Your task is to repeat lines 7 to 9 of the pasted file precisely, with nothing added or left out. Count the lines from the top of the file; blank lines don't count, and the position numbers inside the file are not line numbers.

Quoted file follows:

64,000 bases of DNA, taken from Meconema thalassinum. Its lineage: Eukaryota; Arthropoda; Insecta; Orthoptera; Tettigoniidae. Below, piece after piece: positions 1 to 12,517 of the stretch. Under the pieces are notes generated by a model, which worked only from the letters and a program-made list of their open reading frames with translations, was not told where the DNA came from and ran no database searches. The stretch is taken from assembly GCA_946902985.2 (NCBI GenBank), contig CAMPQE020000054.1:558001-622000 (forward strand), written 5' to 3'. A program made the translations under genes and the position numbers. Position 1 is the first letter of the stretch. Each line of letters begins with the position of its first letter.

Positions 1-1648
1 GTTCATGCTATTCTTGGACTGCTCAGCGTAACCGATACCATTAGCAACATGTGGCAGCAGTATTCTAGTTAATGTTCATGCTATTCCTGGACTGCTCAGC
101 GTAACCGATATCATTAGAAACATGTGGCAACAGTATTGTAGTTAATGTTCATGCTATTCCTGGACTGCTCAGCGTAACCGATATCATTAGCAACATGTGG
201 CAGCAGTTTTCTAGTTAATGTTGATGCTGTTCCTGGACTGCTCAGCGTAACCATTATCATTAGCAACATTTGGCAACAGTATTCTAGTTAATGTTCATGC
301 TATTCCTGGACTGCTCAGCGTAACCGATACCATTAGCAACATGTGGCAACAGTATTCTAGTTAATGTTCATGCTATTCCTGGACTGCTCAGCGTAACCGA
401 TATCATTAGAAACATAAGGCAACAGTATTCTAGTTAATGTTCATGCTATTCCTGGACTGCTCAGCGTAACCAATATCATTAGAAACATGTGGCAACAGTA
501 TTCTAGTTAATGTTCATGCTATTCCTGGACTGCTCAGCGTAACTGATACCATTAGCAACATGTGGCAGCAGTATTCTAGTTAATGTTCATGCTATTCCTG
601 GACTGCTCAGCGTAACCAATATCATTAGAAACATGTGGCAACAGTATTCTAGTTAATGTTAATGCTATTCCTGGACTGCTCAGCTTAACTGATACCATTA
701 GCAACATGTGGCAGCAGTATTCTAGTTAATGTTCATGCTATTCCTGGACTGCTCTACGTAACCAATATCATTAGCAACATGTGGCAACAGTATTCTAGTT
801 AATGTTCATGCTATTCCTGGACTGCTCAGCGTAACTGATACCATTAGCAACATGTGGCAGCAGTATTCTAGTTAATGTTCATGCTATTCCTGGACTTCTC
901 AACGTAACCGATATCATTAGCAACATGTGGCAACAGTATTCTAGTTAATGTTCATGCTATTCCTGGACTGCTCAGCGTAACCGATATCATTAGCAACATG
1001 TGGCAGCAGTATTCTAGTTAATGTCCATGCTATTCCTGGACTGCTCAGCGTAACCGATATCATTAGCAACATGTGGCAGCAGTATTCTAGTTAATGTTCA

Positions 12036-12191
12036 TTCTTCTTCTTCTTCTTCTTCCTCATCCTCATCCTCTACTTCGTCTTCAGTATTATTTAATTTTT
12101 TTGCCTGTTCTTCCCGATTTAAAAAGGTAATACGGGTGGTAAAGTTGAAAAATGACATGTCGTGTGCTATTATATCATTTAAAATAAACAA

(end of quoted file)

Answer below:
401 TATCATTAGAAACATAAGGCAACAGTATTCTAGTTAATGTTCATGCTATTCCTGGACTGCTCAGCGTAACCAATATCATTAGAAACATGTGGCAACAGTA
501 TTCTAGTTAATGTTCATGCTATTCCTGGACTGCTCAGCGTAACTGATACCATTAGCAACATGTGGCAGCAGTATTCTAGTTAATGTTCATGCTATTCCTG
601 GACTGCTCAGCGTAACCAATATCATTAGAAACATGTGGCAACAGTATTCTAGTTAATGTTAATGCTATTCCTGGACTGCTCAGCTTAACTGATACCATTA